Biden cracks down on illegal border crossings, blaming Republicans for stalemate
President Joe Biden offered new solutions to curb illegal immigration on Thursday, announcing restrictions to expel more asylum seekers while slamming Republicans in Congress for not doing more.
“These actions alone that I'm going to announce today aren't going to fix our entire immigration system, but they can help us a good deal in better managing what is a difficult challenge,” Biden said during remarks from the White House.
The new restrictions will encourage migrants to seek lawful pathways and punish those who enter the country illegally. Each month, Biden will make U.S. entry possible for up to 30,000 migrants from Nicaragua, Haiti and Cuba who have an eligible sponsor and pass vetting requirements. These individuals will receive work authorizations and be allowed to stay in the country for a period of two years.
“My message is this, if you're trying to leave Cuba, Nicaragua or Haiti, do not do not just show up at the border,” Biden said. “Stay where you are and apply legally from there. Starting today, if you don't apply to the legal process you will not be eligible for this new parole program. And I reiterate, you need a lawful sponsor in the United States of America.”
Aiming to keep the asylum system from being overwhelmed, Biden will send up to 30,000 migrants from Cuba, Haiti and Nicaragua to Mexico each month. Citizens from these countries have not been subject to Title 42 — a Trump-era public health order that expelled individuals based on pandemic measures.
Biden has been fighting to terminate Title 42, but the Supreme Court halted the administration from doing so pending its review of a challenge by red states. Biden said Thursday he is confident the public health order will come to an end when the high court rules. Once Title 42 is inactive, the administration will revert back to Title 8 measures.
“I don't like Title 42, but it's the law now and we have to operate within it,” Biden said.
To crack down on illegal immigration, Biden will expel migrants who enter the country without permission and subject them to a five-year ban on reentry. The new regulations will give migrants more opportunities to enter the country lawfully, however, including the use of a mobile application to schedule asylum appointments with Customs and Border Patrol.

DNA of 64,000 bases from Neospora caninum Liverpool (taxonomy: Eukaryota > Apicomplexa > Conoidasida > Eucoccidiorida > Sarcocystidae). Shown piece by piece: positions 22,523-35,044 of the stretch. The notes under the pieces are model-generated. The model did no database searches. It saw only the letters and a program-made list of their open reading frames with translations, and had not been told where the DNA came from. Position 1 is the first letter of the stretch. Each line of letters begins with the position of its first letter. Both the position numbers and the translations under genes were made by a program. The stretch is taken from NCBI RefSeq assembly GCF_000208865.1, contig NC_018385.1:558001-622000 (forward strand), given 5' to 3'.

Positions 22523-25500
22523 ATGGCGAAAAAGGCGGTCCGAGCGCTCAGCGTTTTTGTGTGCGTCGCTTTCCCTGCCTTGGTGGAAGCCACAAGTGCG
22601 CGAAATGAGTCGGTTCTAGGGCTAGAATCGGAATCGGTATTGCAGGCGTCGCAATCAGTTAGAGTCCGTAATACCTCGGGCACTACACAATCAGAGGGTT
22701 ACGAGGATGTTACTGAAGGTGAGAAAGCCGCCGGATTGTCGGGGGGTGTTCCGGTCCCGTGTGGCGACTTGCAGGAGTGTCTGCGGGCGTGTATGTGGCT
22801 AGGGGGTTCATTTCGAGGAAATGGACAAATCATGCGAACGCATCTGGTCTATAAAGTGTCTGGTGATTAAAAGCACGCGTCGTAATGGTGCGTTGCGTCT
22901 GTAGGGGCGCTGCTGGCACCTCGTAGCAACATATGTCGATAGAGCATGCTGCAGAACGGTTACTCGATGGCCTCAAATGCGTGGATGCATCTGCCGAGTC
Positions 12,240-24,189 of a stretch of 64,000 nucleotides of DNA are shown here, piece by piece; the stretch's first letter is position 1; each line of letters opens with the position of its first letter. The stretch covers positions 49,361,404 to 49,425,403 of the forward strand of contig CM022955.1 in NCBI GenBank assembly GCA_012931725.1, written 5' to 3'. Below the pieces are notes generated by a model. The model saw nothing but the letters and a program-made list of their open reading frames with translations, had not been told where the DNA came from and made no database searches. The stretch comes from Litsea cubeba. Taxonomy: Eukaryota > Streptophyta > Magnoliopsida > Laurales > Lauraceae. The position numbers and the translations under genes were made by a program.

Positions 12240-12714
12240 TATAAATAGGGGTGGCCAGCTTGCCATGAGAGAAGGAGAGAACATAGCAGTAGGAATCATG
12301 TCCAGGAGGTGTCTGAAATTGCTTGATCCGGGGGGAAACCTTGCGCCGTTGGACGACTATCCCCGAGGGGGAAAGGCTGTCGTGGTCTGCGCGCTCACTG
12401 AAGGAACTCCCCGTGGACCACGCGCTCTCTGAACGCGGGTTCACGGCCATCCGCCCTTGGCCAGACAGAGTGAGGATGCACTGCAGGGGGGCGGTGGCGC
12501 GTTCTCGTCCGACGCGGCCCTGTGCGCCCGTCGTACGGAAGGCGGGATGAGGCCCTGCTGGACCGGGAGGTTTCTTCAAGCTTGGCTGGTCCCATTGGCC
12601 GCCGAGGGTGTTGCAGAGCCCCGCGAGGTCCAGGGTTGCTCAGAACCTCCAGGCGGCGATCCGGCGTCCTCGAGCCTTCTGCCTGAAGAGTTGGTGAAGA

“Look, we should all recognize that as long as America is the land of freedom and opportunity, people are going to try to come here and that's what many of our ancestors did,” Biden said. “And it's no surprise that it's happening again today. We can't stop people from making the journey, but we can require them to come here in an orderly way under U.S. law.”
Biden also emphasized, however, that his new efforts are not enough to fix the country’s immigration problem. He said it is up to Congress to do more to adopt reforms.
“Until Congress passes the funds for a comprehensive immigration plan to fix the system completely, my administration is going to work to make things better at the border using the tools that we have available to us now,” Biden said.
Congressional Republicans, Biden said, were to blame for the stalemate over immigration reform.
“We need more resources to secure the border,” Biden said. “Yet again, extreme Republicans have said no. Many Republicans agree we should do something, but it's time to stop listening to their inflammatory talk. It's time to look at their record.”
This weekend Biden will be visiting the border town of El Paso, Texas, where he says he plans to ask local officials and community leaders what resources they need. Biden said he will make these needs public knowledge to try and force Republicans into action.
“I will visit the border myself this Sunday in El Paso to assess border enforcement operations, meet with the local officials and community leaders, and the folks at the border sending me what they need that they don't have — and make it public what they conclude they need that they don't have — to try to convince my Republican colleagues they should do something,” Biden said.
Biden noted that border communities are counting on national attention.
“I know that migration is putting a real strain on the borders and on border communities,” Biden said.
“We're gonna get these communities more support," he continued. "I want to thank all the nonprofits and faith groups the community leaders and other volunteers who make sure that vulnerable immigrants have what they need to survive.”